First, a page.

This is more shell dependent than OS dependent.

Depending on the version, ksh read the script on demand by 8k or 64k bytes block.

bash read the script line by line. However, given the fact lines can be of arbitrary lenght, it reads each time 8176 bytes from the beginning of the next line to parse.

This is for simple constructions, i.e. a suite of plain commands.

If shell structured commands are used (a case the accepted answer misses to consider) like a for/do/done loop, a case/esac switch, an here document, a subshell enclosed by parentheses, a function definition, etc. and any combination of the above, shell interpreters reads up to the end of the construction to first make sure there is no syntax error.

This is somewhat inefficient as the same code can be read again and again a large number of times but mitigated by the fact this content is normally cached.

Whatever the shell interpreter, it is very unwise to modify a shell script while it is being executed as the shell is free to read again any portion of the script and this can lead to unexpected syntax errors if out of sync.

Note too that bash might crash with a segmentation violation when it is unable to store an overly large script construction ksh93 can read flawlessly.

  • Thank you! Is it possible to share a reference/source that states this behavior of Bash and Ksh? Is there any document that describes it?
    – Artfaith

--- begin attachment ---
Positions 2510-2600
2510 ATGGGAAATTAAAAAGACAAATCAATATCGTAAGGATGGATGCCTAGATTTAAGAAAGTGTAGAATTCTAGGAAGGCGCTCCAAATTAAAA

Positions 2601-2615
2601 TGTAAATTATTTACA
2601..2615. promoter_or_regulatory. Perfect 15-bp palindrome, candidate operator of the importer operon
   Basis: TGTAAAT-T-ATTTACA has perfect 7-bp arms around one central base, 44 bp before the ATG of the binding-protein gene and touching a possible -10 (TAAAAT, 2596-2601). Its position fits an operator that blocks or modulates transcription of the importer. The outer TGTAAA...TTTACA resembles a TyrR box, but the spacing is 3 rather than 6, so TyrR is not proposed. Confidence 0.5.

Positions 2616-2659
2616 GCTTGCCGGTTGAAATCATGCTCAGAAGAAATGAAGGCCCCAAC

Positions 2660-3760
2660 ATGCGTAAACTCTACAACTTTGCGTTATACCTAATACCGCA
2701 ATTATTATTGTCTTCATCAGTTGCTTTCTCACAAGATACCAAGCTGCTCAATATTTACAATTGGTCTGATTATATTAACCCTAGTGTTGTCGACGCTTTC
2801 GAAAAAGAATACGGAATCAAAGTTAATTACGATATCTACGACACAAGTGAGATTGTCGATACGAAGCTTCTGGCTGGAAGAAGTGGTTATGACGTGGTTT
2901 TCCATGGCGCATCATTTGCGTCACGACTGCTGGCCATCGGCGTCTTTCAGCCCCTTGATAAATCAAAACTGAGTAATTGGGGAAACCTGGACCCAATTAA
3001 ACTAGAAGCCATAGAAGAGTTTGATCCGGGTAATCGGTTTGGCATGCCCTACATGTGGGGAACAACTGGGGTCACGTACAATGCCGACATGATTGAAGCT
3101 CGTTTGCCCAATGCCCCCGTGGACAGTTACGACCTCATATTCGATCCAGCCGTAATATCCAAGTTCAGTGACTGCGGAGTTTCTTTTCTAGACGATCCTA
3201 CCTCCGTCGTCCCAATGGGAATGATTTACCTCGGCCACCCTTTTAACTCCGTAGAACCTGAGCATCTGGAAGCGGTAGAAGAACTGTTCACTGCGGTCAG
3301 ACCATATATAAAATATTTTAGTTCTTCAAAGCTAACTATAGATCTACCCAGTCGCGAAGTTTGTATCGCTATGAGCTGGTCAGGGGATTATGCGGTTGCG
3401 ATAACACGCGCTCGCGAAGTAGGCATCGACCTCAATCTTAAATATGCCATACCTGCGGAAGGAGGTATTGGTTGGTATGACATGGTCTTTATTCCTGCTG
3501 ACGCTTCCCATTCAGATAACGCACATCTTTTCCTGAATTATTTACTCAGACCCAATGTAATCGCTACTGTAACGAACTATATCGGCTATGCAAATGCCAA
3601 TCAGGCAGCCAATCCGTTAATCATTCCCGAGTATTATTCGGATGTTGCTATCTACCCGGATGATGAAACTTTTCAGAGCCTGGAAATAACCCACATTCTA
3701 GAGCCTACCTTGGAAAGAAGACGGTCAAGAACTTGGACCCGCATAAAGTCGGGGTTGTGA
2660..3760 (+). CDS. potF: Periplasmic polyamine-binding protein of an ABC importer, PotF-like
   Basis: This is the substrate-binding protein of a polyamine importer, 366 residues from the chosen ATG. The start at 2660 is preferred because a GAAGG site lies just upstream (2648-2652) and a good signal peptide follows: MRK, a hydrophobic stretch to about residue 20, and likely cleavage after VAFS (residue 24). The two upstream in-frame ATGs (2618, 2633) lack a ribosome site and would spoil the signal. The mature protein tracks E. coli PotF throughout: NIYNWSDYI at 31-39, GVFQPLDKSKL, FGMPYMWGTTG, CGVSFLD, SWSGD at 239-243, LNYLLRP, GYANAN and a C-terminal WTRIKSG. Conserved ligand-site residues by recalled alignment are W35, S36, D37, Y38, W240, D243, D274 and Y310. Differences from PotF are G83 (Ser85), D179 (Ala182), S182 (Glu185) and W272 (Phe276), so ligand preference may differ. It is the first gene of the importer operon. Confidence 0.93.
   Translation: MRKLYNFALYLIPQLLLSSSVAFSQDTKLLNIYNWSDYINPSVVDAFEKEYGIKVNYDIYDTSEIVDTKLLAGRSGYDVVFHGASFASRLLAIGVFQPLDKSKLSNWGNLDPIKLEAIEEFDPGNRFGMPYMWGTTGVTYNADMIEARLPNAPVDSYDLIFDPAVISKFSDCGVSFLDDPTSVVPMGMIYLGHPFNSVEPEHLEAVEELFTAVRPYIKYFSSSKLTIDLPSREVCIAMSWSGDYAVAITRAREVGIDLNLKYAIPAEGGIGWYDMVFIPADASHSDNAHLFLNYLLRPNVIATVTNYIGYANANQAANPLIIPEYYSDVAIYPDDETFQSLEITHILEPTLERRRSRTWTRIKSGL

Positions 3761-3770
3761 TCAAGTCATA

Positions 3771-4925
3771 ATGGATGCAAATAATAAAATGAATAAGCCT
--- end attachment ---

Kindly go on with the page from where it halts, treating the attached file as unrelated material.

May 23, 2022 at 0:34

That depends on how the interpreter running the script works. All the kernel does is to notice the file to execute starts with #!, essentially runs the rest of the line as a program and gives it the executable as argument. If the interpreter listed there reads that file line by line (as interactive shells do with what you type), that is what you get (but multi-line loop structures are read and kept around for repeating); if the interpreter slurps the file into memory, processes it (perhaps compiles it to an intermediate representation, like Perl and Pyton do) the file is read in full before executing.

If you delete the file in the meanwhile, the file isn't deleted until the interpreter closes it (as always, files go away when the last reference, be it a directory entry or a process keeping it open) dissapears.


The 'x' file:

cat<<'dog' >xyzzy
( sleep 2 ; ls -l xyzzy >$T ) &
( sleep 4 ; rm -v xyzzy >$T ) &
( sleep 4 ; ls -l xyzzy >$T ) &
echo alive. ; sleep 1
echo alive. ; sleep 1
echo alive. ; sleep 1
echo alive. ; sleep 1
echo alive. ; sleep 1
echo alive. ; sleep 1
echo alive. ; sleep 1
echo alive. ; sleep 1

sh xyzzy

The run:

~/wrk/tmp$ sh x
-rw-r--r-- 1 yeti yeti 287 Mar 23 16:57 xyzzy
removed `xyzzy'
ls: cannot access xyzzy: No such file or directory
~/wrk/tmp$ _

IIRC a file is not deleted as long as a process keeps it open. The deletion just removes the given DIRENT.